Less water, less babies

Got babies?

Map left, CNN/US Drought Monitor; map right, NY Times, June 18. Photo by author.

Not to be missed on Wednesday, June 17 (CNN/US Drought Monitor) and Friday, June 18 (NYTimes): graphic maps of the continental US: one (left map )showing the remarkable heat and drought areas predicted for 2021; one (right map) showing the distribution of a national decline in the birth rate (top right, birth rate, 1996–2007; bottom right, birth rate, 2007–2019.

Lay one map next to the other and the western US- notably a swath from Texas west through Néw Mexico, Arizona, portions of California, Nevada, Utah, northward to Wyoming and Montana- is in for a future twin shortage of water and people.

For metaphor-seeking moviegoers, this is the ‘land’ in Nomadland that Fern, played by Frances McDormand, traverses throughout the movie. Think awesome scenery scorched by truck traffic and rural squalor.

The land David Byrne eulogized in (Nothing but) Flowers (c. 2014):

Here we stand
Like an Adam and an Eve
The Garden of Eden
Two fools in love
So beautiful and strong
The birds in the trees
Are smiling upon them
From the age of the dinosaurs
Cars have run on gasoline
Where, where have they gone?
Now, it’s nothing but flowers

Source: Lyricfind

Capitalism, it has been said, thrives on consumerism . The spiritual-emotional link to this idea is the view post 9–11 that to restore America’s equilibrium one need but visit the local shopping mall or Disney World and buy something.

“Get down to Disney World in Florida. Take your families and enjoy life, the way we want it to be enjoyed.”- President George W. Bush, September, 2001

As convincingly the thought that fewer babies mean fewer consumers and shrinking markets mean less robust growth is bandied about by economists, the birth rate decline shadows climate change.

And an injustice. One can argue that LA’s loss is Austin’s gain, but there is an entire region named the “Rust Belt,” that would testify to a different argument. An argument that challenges the notion that capital markets are self-correcting, that one need adjust their positive-tinted glasses on another region, another state, another time. That we, collectively speaking,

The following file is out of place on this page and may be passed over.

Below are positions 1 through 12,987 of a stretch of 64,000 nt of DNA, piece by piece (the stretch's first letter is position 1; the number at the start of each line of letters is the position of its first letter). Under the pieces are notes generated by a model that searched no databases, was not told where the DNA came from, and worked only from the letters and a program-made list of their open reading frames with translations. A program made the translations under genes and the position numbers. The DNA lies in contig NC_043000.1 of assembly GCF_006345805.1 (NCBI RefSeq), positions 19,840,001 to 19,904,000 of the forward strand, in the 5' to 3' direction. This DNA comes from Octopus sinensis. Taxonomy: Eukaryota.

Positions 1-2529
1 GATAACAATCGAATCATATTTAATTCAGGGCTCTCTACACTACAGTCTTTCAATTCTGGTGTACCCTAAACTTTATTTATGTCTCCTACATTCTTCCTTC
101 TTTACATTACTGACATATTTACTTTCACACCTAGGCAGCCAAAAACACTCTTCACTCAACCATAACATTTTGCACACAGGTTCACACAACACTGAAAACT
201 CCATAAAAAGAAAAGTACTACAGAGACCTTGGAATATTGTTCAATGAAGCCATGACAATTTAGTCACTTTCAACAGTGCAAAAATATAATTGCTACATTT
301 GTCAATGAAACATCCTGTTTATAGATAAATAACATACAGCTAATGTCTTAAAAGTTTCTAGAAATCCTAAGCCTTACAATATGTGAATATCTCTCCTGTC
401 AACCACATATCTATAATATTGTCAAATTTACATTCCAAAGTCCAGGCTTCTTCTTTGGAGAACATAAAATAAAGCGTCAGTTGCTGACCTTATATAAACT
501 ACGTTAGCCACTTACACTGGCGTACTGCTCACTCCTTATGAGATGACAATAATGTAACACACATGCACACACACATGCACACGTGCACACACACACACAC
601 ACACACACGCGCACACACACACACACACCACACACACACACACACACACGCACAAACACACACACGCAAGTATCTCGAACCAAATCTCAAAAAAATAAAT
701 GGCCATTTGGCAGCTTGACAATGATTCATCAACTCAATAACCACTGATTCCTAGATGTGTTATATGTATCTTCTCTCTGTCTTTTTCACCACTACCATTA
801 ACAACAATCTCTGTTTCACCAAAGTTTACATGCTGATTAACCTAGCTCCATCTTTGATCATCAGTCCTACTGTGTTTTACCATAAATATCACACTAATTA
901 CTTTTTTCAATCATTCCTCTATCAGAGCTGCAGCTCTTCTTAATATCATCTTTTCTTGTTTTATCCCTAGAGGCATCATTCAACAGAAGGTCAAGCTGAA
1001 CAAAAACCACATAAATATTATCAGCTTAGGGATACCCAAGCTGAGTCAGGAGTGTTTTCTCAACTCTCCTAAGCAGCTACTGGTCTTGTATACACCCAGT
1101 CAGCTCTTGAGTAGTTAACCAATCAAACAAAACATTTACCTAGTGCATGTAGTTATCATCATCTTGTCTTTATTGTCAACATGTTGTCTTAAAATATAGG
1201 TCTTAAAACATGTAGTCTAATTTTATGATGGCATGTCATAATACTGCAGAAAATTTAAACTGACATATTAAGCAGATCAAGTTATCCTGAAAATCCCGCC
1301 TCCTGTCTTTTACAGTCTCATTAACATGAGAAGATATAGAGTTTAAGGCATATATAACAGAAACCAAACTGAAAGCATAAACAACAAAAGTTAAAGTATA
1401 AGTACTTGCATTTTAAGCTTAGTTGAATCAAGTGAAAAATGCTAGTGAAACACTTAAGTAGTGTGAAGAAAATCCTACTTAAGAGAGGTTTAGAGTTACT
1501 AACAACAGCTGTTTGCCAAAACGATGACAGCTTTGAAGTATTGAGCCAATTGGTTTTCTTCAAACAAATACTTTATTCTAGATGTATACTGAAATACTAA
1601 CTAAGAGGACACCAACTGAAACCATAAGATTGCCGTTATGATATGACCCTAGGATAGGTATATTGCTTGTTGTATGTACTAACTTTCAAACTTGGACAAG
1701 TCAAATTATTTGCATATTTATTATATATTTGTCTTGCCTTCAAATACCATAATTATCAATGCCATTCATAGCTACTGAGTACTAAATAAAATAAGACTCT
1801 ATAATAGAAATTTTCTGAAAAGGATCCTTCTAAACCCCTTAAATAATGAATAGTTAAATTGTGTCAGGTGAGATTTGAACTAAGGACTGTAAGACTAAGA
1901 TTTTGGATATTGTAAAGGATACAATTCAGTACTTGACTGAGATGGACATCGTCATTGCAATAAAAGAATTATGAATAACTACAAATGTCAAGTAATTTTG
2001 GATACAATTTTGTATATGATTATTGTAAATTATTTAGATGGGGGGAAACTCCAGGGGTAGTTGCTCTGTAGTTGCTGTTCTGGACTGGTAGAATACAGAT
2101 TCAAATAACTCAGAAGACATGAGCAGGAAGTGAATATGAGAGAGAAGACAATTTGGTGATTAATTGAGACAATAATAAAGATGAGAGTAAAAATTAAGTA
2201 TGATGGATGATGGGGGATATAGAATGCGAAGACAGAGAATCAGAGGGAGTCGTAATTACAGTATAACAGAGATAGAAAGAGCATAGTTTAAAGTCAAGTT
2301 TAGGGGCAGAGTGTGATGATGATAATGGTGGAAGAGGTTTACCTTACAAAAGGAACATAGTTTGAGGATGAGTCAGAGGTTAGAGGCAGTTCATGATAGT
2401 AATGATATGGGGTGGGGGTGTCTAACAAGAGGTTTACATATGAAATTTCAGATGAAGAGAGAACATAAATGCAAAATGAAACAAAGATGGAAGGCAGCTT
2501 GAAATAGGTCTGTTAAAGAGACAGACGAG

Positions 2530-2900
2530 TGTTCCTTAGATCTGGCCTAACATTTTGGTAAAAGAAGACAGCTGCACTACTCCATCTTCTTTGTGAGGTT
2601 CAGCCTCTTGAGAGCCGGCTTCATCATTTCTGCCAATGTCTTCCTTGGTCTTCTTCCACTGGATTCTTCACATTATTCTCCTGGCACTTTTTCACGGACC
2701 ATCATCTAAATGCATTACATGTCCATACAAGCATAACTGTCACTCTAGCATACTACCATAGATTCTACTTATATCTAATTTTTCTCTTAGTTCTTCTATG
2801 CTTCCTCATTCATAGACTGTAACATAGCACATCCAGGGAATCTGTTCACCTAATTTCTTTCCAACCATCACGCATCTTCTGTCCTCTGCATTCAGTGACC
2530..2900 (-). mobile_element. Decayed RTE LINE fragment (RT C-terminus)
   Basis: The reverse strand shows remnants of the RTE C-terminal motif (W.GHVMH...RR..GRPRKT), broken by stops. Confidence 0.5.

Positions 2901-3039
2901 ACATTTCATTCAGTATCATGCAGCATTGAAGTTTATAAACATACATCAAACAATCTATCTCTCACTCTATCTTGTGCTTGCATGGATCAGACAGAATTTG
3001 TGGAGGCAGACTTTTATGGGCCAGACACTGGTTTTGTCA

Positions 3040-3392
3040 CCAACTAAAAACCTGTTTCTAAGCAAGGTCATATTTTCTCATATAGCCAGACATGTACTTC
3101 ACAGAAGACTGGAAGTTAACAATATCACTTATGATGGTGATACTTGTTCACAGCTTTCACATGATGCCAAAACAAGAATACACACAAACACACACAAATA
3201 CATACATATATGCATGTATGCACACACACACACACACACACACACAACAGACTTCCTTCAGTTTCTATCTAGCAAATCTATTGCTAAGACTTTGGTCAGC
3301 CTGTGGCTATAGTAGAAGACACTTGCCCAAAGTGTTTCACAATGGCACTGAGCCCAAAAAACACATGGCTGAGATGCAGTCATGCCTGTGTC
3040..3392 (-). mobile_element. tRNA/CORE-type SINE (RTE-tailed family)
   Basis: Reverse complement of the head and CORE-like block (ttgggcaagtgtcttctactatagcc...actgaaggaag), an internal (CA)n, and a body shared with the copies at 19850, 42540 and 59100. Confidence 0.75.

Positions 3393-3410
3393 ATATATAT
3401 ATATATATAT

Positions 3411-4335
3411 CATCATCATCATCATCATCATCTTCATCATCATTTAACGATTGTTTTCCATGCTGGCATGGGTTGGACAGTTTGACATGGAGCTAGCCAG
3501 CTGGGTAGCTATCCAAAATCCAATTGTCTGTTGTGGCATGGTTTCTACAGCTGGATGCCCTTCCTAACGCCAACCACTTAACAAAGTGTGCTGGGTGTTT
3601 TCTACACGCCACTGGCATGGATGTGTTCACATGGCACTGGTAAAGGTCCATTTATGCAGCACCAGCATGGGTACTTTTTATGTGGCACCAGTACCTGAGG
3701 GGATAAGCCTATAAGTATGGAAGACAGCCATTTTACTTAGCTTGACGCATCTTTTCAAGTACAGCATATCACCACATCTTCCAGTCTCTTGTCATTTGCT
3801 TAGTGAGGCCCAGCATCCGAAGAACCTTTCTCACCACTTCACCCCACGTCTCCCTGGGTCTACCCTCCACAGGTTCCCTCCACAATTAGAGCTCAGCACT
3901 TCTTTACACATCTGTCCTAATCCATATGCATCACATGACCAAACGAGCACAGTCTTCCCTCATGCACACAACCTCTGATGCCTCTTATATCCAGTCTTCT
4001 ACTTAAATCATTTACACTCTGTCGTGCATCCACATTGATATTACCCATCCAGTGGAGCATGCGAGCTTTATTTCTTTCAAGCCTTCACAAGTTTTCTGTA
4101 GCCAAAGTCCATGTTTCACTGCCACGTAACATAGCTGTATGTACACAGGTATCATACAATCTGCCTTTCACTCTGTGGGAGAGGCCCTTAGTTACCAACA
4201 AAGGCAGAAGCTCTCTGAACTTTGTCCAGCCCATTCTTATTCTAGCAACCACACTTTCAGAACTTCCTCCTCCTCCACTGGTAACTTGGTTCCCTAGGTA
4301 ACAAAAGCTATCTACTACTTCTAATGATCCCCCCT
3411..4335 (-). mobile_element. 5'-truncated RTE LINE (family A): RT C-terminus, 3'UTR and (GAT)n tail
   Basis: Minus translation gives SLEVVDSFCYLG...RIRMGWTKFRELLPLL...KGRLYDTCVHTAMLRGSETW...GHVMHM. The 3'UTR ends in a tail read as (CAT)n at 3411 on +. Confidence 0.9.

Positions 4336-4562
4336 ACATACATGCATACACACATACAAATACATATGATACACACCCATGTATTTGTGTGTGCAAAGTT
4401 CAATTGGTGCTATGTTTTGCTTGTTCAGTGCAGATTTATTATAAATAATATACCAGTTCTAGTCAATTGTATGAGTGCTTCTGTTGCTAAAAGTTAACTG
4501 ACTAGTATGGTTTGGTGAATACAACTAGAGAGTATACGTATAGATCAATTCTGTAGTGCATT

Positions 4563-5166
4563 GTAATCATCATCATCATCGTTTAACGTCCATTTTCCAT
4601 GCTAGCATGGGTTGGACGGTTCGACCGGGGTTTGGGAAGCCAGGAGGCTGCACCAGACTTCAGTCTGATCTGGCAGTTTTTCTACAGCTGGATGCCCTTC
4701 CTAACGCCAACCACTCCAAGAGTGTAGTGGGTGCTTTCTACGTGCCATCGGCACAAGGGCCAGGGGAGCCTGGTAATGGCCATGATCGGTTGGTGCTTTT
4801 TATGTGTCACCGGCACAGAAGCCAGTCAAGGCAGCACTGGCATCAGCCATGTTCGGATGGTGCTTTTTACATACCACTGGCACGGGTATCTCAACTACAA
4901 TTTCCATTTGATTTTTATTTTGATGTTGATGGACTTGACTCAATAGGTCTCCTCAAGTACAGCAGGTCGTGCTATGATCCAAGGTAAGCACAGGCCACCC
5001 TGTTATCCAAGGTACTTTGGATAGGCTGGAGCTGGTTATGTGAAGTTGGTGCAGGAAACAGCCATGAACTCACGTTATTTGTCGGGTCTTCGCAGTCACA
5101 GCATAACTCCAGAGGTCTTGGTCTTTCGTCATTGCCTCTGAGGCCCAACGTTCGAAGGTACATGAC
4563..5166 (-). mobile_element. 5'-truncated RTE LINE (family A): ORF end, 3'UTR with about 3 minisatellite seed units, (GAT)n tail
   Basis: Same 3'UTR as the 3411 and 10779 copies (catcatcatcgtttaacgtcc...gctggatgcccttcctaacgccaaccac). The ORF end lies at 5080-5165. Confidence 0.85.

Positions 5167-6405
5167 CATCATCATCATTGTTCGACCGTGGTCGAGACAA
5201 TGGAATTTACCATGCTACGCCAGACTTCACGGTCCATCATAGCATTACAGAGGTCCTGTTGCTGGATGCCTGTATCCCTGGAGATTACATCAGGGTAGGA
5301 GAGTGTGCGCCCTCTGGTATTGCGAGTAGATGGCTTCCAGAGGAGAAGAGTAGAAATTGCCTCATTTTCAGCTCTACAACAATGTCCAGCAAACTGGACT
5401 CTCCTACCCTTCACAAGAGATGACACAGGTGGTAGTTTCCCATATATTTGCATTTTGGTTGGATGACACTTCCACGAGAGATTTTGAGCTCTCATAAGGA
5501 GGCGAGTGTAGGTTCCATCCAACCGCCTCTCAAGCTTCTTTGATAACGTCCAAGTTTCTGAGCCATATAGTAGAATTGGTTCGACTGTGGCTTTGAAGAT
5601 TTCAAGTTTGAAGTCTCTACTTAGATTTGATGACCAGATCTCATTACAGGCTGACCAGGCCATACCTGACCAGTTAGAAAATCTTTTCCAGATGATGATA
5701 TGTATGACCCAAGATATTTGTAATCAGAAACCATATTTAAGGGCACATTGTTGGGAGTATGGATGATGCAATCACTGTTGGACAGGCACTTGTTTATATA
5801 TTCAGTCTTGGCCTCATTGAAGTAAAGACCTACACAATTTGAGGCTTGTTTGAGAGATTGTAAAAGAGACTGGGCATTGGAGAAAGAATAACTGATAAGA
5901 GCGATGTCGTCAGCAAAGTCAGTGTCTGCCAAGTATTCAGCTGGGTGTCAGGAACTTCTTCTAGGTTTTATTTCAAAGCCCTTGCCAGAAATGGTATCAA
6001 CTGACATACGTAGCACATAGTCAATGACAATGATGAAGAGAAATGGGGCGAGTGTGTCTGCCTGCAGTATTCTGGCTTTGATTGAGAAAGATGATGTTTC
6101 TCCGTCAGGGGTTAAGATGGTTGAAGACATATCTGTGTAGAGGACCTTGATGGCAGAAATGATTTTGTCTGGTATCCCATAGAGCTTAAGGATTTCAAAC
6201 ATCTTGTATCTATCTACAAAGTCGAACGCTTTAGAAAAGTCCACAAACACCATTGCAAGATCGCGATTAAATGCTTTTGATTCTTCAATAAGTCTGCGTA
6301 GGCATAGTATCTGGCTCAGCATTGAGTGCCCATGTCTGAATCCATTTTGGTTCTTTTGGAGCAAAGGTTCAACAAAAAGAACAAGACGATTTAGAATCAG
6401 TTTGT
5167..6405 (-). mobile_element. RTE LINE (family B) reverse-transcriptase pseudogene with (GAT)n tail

keep shopping.

Keep consuming.

Keep wandering.

The problem with these glasses is that the consequence(s) of late stage capitalism are distributed unequally. Ask who in the Rust Belt a generation later found prosperity by staying? The fortunate ones by dint of accumulated wealth and privilege left the “Rust Belt,” draining the area of bodies and talent.

Now the ‘leaving’ is done in vivo.

Refugees in our own country, we chafe at the border refugees, the marginalized, the dispossessed. Not finding solace in these waters, we repress our suffering and join the Republican Party, the Party of repression and delusion. We unwittingly advocate for the “donor class,” sometimes figuratively (celebrity culture), sometimes literally (voter suppression).

“Everyone knows that Arizona always is Republican,” so was captured an exit voter’s opinion by a cable news reporter after the 2020 elections.

There was a time when Arizona was home to five proud indigenous nations, who negotiated, voted, respected each other, particularly the elders, demonstrated survival skills upon entering adulthood, and collectively prospered.

No irony is lost on the collective feeling nowadays of being stuck on a latter day reservation, unable to leave, move, wander, pursue a goal.

At least Fern was seeking redemption.

Hers was a round trip.

Fern traverses the American Southwest. Photo clip courtesy of Vulture

June 22

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